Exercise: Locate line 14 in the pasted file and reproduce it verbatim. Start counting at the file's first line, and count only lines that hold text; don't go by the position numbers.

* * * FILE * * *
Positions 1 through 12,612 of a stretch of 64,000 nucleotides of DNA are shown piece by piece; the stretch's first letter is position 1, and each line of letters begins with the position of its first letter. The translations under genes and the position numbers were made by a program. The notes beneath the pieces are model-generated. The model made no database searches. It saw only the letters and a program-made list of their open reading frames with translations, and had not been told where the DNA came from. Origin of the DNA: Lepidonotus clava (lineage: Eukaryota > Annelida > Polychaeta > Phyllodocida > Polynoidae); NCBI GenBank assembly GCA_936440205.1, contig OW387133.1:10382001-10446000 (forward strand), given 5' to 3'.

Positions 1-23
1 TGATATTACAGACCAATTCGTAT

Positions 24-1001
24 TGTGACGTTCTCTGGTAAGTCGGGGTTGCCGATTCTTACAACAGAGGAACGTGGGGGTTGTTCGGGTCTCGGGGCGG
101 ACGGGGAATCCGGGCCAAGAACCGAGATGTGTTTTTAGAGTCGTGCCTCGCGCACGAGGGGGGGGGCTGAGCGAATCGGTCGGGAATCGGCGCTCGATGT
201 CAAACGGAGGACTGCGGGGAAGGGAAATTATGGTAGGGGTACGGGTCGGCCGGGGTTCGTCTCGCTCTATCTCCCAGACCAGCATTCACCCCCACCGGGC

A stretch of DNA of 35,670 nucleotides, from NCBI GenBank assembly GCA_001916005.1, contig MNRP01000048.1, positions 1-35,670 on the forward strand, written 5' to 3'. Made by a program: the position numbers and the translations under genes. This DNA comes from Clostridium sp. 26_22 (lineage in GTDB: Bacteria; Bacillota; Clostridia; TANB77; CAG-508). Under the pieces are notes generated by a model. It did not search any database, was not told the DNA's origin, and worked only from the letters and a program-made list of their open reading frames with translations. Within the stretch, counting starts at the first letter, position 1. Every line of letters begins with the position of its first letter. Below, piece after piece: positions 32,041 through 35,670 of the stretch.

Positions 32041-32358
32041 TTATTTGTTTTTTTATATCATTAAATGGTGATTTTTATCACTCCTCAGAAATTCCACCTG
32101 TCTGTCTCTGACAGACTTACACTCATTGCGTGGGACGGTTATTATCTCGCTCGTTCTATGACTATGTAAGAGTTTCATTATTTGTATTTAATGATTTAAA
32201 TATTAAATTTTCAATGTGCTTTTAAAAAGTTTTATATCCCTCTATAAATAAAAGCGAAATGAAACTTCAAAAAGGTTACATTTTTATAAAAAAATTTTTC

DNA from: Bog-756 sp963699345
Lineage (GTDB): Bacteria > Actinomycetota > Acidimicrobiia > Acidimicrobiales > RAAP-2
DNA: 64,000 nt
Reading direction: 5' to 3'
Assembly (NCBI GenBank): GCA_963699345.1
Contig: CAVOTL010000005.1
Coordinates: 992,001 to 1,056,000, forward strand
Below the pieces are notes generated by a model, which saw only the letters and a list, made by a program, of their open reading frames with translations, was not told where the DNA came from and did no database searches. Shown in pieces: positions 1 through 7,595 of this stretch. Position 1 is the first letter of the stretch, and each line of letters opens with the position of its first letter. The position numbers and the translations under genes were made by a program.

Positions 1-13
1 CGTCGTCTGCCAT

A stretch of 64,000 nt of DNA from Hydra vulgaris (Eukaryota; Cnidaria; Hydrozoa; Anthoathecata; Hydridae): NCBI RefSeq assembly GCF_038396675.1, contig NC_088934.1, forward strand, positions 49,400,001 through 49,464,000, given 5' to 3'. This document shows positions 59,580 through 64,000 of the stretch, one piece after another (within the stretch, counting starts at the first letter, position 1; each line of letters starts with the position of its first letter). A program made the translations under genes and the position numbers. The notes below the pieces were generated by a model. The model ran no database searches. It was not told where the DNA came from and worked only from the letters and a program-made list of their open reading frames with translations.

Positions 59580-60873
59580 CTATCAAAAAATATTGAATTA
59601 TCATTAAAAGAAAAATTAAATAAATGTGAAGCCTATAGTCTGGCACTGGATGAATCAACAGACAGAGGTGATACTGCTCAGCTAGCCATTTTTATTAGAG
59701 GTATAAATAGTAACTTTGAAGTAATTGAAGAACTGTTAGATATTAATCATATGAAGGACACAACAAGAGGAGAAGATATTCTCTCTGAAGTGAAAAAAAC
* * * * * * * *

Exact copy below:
Lineage (GTDB): Bacteria > Actinomycetota > Acidimicrobiia > Acidimicrobiales > RAAP-2